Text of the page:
How do you ensure your town’s streets are not just for cars, but for people, bikes, wheelchairs—and even water? And when bike lanes are seen as “white lanes” and a sign of gentrification, how can you build social equity into a city’s pedestrian safety plans?
These are just some of the questions addressed at the Green Streets, Complete Neighborhoods panel during New Jersey Future’s 2020 Redevelopment Forum.
Panel-goers heard from New Jersey Future Planning and Policy Manager Kandyce Perry, Tri-State Transportation Campaign Deputy Director Janna Chernetz, Smart Growth America Deputy Director of Thriving Communities Emily Schweninger and Jersey City Director of Transportation Planning Barkha Patel.
Perry showed how complete Streets—designed to enable safe access for all users, including pedestrians, bicyclists, motorists and transit riders of all ages and abilities—are an opportunity to weave in green infrastructure.
Green streets are “designed for cars, people and water” by incorporating green infrastructure practices like rain gardens and stormwater tree trenches in excess street space. When stormwater runs off of impervious surfaces like roadways and sidewalks many negative effects are felt like more frequent flash flooding, street closings, property damage and sewer overflows. Green infrastructure does not promise to stop the next Hurricane Sandy, but it can very effectively mitigate damage from 90% of New Jersey’s rain events, which are increasingly common in a changing climate.
Implementing green infrastructure can also create green jobs in your municipality. Green streets can be a traffic calming measure, reduce sewer overflows and earn your town Sustainable Jersey points.
And green infrastructure costs don’t have to be off the charts. According to Perry, the measures can present a cost savings or can be cost-neutral. Department of Transportation local aid grants may be available, and coordinating green upgrades with other street retrofit projects can save both funds and time.
The perception of high costs is not the only roadblock to adapting New Jersey’s streets. A lack of clarity and accountability on the policy side has held back complete streets and green infrastructure projects, but a Model Complete Street Policy and Guide from the New Jersey Department of Transportation that Janna Chernetz presented is full of actionable language that can be tailored to each community.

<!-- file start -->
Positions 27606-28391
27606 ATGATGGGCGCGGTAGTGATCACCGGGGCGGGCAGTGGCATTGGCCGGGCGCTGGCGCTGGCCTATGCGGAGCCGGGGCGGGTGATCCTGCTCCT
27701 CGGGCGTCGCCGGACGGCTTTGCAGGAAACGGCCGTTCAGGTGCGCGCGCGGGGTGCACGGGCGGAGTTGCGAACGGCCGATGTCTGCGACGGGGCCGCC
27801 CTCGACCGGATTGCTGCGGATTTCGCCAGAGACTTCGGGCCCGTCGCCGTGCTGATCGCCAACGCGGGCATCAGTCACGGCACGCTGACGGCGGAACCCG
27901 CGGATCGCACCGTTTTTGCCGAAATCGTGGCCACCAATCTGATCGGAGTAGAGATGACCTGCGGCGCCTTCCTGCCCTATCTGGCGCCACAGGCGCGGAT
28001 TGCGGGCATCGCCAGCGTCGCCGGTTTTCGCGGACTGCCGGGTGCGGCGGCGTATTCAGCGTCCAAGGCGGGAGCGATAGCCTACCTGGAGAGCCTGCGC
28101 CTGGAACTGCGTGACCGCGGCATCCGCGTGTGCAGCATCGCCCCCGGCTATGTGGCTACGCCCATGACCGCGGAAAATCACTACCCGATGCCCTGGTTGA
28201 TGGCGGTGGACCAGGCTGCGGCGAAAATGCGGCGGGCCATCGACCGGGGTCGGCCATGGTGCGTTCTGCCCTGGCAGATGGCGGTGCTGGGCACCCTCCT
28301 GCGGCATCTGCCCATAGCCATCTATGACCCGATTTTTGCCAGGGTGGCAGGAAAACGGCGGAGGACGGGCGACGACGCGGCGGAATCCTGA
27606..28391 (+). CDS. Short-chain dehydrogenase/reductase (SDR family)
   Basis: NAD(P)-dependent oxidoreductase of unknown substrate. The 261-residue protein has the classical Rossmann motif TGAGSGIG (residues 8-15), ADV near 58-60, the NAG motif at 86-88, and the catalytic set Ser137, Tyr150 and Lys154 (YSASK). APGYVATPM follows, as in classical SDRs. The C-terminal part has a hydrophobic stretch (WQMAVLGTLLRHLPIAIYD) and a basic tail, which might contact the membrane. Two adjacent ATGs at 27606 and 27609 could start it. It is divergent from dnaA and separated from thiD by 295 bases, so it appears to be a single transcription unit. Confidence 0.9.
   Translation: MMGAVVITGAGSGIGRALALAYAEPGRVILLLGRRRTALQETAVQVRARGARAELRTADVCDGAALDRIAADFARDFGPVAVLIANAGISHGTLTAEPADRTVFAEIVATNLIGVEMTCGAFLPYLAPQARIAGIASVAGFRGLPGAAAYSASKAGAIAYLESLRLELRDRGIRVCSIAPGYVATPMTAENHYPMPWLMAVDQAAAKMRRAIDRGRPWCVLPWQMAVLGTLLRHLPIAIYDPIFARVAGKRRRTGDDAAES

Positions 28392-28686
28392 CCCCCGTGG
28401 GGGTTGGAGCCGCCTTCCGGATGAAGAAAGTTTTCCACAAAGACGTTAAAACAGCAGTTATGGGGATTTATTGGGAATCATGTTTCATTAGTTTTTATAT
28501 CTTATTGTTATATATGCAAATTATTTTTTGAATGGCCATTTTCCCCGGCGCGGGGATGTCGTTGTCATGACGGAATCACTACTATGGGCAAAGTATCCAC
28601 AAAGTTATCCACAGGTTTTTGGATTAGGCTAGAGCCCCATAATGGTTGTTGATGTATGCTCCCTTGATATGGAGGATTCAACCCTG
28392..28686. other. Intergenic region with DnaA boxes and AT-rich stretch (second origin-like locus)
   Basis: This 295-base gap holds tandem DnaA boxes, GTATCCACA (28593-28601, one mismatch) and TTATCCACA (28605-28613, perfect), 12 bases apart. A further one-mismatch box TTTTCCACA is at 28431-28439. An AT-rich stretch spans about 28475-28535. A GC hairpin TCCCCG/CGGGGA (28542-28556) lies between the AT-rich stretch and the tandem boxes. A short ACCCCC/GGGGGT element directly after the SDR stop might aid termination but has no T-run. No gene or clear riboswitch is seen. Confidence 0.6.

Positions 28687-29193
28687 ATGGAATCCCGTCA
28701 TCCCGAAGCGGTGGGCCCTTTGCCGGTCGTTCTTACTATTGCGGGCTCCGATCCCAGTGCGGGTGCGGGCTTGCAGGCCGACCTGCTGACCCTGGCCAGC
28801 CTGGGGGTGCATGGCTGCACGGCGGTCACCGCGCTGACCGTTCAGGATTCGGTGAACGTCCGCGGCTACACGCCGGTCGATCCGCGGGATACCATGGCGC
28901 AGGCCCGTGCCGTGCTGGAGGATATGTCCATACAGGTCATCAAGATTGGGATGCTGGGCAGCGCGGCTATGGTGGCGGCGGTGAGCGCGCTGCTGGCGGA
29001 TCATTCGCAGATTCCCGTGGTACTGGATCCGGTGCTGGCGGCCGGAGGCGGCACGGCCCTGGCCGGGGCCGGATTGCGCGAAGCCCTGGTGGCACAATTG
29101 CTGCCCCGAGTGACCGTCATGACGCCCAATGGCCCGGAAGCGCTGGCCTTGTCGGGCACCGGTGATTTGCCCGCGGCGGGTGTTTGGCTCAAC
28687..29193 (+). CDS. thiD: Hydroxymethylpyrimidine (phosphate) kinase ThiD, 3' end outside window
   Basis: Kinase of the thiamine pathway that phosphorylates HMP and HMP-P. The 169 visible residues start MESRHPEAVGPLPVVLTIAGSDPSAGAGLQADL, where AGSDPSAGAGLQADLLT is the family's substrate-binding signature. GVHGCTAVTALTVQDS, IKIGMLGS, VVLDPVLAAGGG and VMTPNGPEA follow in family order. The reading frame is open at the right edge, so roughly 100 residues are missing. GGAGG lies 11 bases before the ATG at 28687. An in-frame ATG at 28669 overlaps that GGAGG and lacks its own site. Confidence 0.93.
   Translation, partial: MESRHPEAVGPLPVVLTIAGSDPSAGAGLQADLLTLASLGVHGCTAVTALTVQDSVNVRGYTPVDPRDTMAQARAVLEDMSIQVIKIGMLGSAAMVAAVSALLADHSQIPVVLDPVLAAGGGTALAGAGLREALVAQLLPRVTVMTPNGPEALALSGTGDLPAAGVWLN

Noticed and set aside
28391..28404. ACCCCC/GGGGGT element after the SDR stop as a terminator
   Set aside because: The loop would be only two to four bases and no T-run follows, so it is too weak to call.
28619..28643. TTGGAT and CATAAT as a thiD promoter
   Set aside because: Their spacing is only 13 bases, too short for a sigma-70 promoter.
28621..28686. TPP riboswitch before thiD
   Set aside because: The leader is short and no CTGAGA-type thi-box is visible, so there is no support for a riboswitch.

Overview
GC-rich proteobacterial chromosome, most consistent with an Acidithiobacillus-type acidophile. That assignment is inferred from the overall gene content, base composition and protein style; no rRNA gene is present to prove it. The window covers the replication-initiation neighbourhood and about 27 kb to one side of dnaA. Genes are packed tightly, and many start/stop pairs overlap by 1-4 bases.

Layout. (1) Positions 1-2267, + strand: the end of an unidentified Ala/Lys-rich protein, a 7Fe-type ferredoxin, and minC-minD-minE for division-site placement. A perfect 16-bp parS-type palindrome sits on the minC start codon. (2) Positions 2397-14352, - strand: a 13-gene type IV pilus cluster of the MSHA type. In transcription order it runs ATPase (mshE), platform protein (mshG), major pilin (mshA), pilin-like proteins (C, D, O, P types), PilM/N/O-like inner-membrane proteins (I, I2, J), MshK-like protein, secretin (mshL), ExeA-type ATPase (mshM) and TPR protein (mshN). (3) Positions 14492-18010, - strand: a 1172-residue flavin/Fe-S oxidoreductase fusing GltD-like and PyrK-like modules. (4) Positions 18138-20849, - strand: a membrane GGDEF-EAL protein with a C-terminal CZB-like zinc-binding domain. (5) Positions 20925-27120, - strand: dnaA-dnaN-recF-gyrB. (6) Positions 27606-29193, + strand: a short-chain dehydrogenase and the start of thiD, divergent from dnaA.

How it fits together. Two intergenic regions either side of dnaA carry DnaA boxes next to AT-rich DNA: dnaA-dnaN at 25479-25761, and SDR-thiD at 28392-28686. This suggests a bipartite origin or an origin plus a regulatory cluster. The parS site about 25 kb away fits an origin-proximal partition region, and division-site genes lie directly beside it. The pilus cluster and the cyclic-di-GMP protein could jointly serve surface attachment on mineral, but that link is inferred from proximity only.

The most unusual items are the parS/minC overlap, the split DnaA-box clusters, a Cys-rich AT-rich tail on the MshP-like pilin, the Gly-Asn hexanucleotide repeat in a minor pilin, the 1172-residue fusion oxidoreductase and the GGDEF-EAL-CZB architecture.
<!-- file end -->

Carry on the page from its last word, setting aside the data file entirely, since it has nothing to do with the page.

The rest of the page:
While there are 166 municipal resolutions and 8 county resolutions for complete streets, Chernetz said “without a policy, there’s no implementation.” NJDOT’s policy and guide, developed in partnership with many collaborators like New Jersey Future and Tri-State, provides guidance for communities to create complete and green streets according to current best practices and includes sample language for communities to amend existing complete street policies or adopt new ones with strengthened implementation measures and checklists. The policy and guide makes the connection between complete streets and health, economic development, equity, and green streets.
Scotch Plains, Roselle Park, Lower Alloways Creek and Upper Township are early adopters of the model policy, and Eatontown has passed the state’s first complete streets ordinance.
When moving forward with complete and green streets , it’s important to take an equity-centered approach. Emily Schweninger of Smart Growth America shared her story of growing up with a family who relied on “one of those hope and prayer cars” and braced for repairs that would drastically impact the household finances and her family’s ability to reach their day-to-day destinations. If viable transportation alternatives and complete street features in her community were available, financial pressures could have been eased on her family. Schweninger presented the six equity strategies Smart Growth America keeps top of mind when addressing complete streets.
Prioritizing historically under-represented communities in transportation decision-making is one of these strategies, and Jersey City baked it into their Vision Zero action plan. An executive order by the mayor directs agencies to work together at completely eliminating pedestrian fatalities and severe automobile crashes by 2026.
The city mapped crashes and identified “communities of concern” with identifying characteristics like high minority populations, low-income populations, and where populations carless households and female heads of households with children are equal to or exceed the regional threshold. “When we mapped these areas it covered more than 80 percent of the city,” Patel explained.
The city is exploring iterative solutions in the high-priority areas so that residents in those communities have a high degree of ownership over the changes. “We weren’t asking communities who relied on their cars for their lives to give them up,” Patel said. Instead, the plan is to try demonstration projects, such as building a bike lane for a weekend, and have the community involved in building them.
A new micro-transit service used in the city, Via, was also implemented with equity in mind. The shared ride service (where rides start at $2) is not meant to replace Uber and Lyft, taxi, and public transportation services, but instead, provides a reliable, low-cost alternative for the city’s hardest hit communities. To that end, the service is divided into an inner zone and an outer zone to prevent the waterfront area from absorbing all the service.
“We want to make sure Jersey City remains a place for families–where people can put down roots,” Patel said, summing up the vision of the city’s plans and a core goal of both and Complete and Green Streets.
This summary was written by Andrea Crowley-Hughes.